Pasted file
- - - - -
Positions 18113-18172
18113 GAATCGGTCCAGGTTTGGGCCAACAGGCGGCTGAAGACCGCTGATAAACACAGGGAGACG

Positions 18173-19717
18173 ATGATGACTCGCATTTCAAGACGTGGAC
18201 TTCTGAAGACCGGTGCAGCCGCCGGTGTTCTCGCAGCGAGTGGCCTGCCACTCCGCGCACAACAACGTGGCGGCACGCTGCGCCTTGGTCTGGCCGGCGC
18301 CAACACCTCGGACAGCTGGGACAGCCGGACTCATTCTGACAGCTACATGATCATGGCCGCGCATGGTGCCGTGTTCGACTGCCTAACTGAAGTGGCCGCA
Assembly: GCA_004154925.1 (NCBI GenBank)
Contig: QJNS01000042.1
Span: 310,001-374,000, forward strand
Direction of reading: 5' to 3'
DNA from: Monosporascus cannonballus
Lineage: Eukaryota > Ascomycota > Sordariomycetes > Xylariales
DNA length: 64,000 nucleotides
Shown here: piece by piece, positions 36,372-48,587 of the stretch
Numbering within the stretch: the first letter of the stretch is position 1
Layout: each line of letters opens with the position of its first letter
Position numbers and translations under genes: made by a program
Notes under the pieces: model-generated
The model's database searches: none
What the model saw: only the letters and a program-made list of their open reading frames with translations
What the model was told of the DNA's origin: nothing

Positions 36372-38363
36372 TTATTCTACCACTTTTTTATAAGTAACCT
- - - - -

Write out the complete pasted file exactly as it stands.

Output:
Positions 18113-18172
18113 GAATCGGTCCAGGTTTGGGCCAACAGGCGGCTGAAGACCGCTGATAAACACAGGGAGACG

Positions 18173-19717
18173 ATGATGACTCGCATTTCAAGACGTGGAC
18201 TTCTGAAGACCGGTGCAGCCGCCGGTGTTCTCGCAGCGAGTGGCCTGCCACTCCGCGCACAACAACGTGGCGGCACGCTGCGCCTTGGTCTGGCCGGCGC
18301 CAACACCTCGGACAGCTGGGACAGCCGGACTCATTCTGACAGCTACATGATCATGGCCGCGCATGGTGCCGTGTTCGACTGCCTAACTGAAGTGGCCGCA
Assembly: GCA_004154925.1 (NCBI GenBank)
Contig: QJNS01000042.1
Span: 310,001-374,000, forward strand
Direction of reading: 5' to 3'
DNA from: Monosporascus cannonballus
Lineage: Eukaryota > Ascomycota > Sordariomycetes > Xylariales
DNA length: 64,000 nucleotides
Shown here: piece by piece, positions 36,372-48,587 of the stretch
Numbering within the stretch: the first letter of the stretch is position 1
Layout: each line of letters opens with the position of its first letter
Position numbers and translations under genes: made by a program
Notes under the pieces: model-generated
The model's database searches: none
What the model saw: only the letters and a program-made list of their open reading frames with translations
What the model was told of the DNA's origin: nothing

Positions 36372-38363
36372 TTATTCTACCACTTTTTTATAAGTAACCT